# 40771

WEIGHT, Greg (1946- )

Emily Kame Kngwarreye 1994

  • Sold

Gelatin silver print photograph, 710 x 575 mm (image), 900 x 760 mm (sheet), signed in pen Greg Weight and numbered 2/15 in lower margin.

An iconic photographic portrait of Emily Kame Kngwarreye taken at Delmore Downs in 1994.

‘Emily Kame Kngwarrey (Kngwarreye) (c. 1910–1996), Anmatyerre artist, was born at Alhalkere, Utopia Station in the Northern Territory. After her ancestral land was appropriated for cattle grazing, she worked as a stockhand. As she grew older she became a leader in women’s business, experienced in ceremonial body painting. From 1977 she collaborated in the production of batik, an important industry for the Anmatyerre after they regained land title. She first painted on canvas in 1988. In the course of her brief career she produced thousands of canvases depicting the flowers, roots, dust and summer rains of her country, the translucent colours built up with layered touches of paint to create an illusion of depth and movement. Kngwarreye is recognised as one of the very greatest abstract artists of the twentieth century.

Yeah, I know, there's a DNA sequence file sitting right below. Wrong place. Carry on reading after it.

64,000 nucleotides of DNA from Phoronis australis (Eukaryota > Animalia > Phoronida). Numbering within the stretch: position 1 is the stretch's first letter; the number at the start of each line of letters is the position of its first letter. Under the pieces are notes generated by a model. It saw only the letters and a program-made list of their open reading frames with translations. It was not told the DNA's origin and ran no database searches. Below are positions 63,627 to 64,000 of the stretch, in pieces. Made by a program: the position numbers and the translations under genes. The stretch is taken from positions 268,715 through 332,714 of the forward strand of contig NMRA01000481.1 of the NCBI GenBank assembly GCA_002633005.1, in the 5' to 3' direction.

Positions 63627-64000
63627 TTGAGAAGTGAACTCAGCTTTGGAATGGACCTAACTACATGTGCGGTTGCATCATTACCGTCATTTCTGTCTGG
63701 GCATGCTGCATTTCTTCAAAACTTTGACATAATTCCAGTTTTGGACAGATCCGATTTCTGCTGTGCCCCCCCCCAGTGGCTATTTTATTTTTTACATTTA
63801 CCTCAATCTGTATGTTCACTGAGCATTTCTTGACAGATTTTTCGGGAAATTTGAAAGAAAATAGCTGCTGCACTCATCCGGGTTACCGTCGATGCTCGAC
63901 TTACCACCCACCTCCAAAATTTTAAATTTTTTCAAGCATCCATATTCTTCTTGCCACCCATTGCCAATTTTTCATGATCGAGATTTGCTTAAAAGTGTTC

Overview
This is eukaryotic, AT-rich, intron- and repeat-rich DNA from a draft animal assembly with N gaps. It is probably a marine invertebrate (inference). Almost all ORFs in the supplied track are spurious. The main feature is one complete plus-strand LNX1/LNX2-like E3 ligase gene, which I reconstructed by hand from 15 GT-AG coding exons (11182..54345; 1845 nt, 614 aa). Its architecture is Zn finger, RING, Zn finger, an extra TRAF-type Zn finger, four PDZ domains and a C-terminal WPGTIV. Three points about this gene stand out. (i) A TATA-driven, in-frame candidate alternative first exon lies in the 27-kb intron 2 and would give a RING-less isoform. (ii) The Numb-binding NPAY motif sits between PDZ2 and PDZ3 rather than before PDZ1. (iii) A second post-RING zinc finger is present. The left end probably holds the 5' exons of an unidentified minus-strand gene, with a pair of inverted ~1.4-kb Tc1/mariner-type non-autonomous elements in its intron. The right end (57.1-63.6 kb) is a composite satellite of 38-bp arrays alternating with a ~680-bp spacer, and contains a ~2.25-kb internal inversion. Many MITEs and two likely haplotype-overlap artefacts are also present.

Photographer Greg Weight met Kngwarreye at Utopia in February 1994 and took several images. As he recalled in Australian Artists: Portraits by Greg Weight: ‘I sat with the women from Utopia all afternoon while they talked and painted. I took photographs occasionally, trying not to be too intrusive yet always looking for a suitable angle.’ – National Portrait Gallery https://www.portrait.gov.au/portraits/2004.126/emily-kngwarreye

Greg Weight has described his portrait of Emily Kame Kngwarreye as one of his career defining images :

“She was quite strong and energetic, and poured all of her energy and nurturing ability, if you like, into her canvases. She was probably the most significant Indigenous artist in the country at the time. I spent the whole day with Emily and realised it was the only opportunity I’d get to take her portrait. I knew there was potential, but I had no idea what I was going to achieve. I had just hoped that I would recognise the moment when it happened. This shot emerged out of the blue. In those days with analogue, you didn’t have instant feedback, but I had a gut feeling I had captured the photograph. It was fortuitous that I had the right lens on for a headshot and that I was the right distance because that pose wasn’t pre-arranged. It was purely candid. When her attention came back to me, the shot was over. It was probably a 20 or 10 second opportunity.” – https://www.vogue.com.au/vogue-living/arts/photographer-greg-weight-reveals-the-seven-portraits-that-defined-his-career/news-story/443d652634b10f7a74f3b098a463653e

Collections (other examples):

National Portrait Gallery, Canberra (reduced format)

Reference:

Weight, Greg. Australian Artists : Portraits. Chapter & Verse, Sydney, 2004, illustrated pp. 21.

Provenance :

Private collection, Brisbane